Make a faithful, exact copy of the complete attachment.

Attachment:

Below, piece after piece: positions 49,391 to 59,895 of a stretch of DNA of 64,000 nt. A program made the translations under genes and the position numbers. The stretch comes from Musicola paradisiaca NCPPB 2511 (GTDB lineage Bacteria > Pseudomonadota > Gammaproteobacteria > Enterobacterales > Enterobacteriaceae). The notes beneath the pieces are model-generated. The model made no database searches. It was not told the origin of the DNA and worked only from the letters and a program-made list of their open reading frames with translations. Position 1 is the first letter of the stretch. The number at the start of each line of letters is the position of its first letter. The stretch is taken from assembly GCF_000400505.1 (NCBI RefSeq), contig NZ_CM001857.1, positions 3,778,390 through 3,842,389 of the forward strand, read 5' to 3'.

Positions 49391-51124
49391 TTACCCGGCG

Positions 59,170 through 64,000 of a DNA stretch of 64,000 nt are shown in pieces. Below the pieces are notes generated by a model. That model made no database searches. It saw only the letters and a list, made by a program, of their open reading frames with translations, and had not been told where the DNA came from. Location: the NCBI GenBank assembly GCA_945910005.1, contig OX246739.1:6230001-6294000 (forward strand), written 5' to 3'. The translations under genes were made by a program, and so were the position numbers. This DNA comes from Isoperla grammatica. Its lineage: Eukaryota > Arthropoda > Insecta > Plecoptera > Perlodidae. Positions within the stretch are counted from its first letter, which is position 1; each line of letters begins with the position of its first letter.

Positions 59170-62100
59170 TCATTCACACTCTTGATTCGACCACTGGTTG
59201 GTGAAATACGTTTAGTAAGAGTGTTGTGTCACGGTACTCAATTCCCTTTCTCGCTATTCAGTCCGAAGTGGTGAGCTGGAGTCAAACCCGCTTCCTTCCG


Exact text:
Below, piece after piece: positions 49,391 to 59,895 of a stretch of DNA of 64,000 nt. A program made the translations under genes and the position numbers. The stretch comes from Musicola paradisiaca NCPPB 2511 (GTDB lineage Bacteria > Pseudomonadota > Gammaproteobacteria > Enterobacterales > Enterobacteriaceae). The notes beneath the pieces are model-generated. The model made no database searches. It was not told the origin of the DNA and worked only from the letters and a program-made list of their open reading frames with translations. Position 1 is the first letter of the stretch. The number at the start of each line of letters is the position of its first letter. The stretch is taken from assembly GCF_000400505.1 (NCBI RefSeq), contig NZ_CM001857.1, positions 3,778,390 through 3,842,389 of the forward strand, read 5' to 3'.

Positions 49391-51124
49391 TTACCCGGCG

Positions 59,170 through 64,000 of a DNA stretch of 64,000 nt are shown in pieces. Below the pieces are notes generated by a model. That model made no database searches. It saw only the letters and a list, made by a program, of their open reading frames with translations, and had not been told where the DNA came from. Location: the NCBI GenBank assembly GCA_945910005.1, contig OX246739.1:6230001-6294000 (forward strand), written 5' to 3'. The translations under genes were made by a program, and so were the position numbers. This DNA comes from Isoperla grammatica. Its lineage: Eukaryota > Arthropoda > Insecta > Plecoptera > Perlodidae. Positions within the stretch are counted from its first letter, which is position 1; each line of letters begins with the position of its first letter.

Positions 59170-62100
59170 TCATTCACACTCTTGATTCGACCACTGGTTG
59201 GTGAAATACGTTTAGTAAGAGTGTTGTGTCACGGTACTCAATTCCCTTTCTCGCTATTCAGTCCGAAGTGGTGAGCTGGAGTCAAACCCGCTTCCTTCCG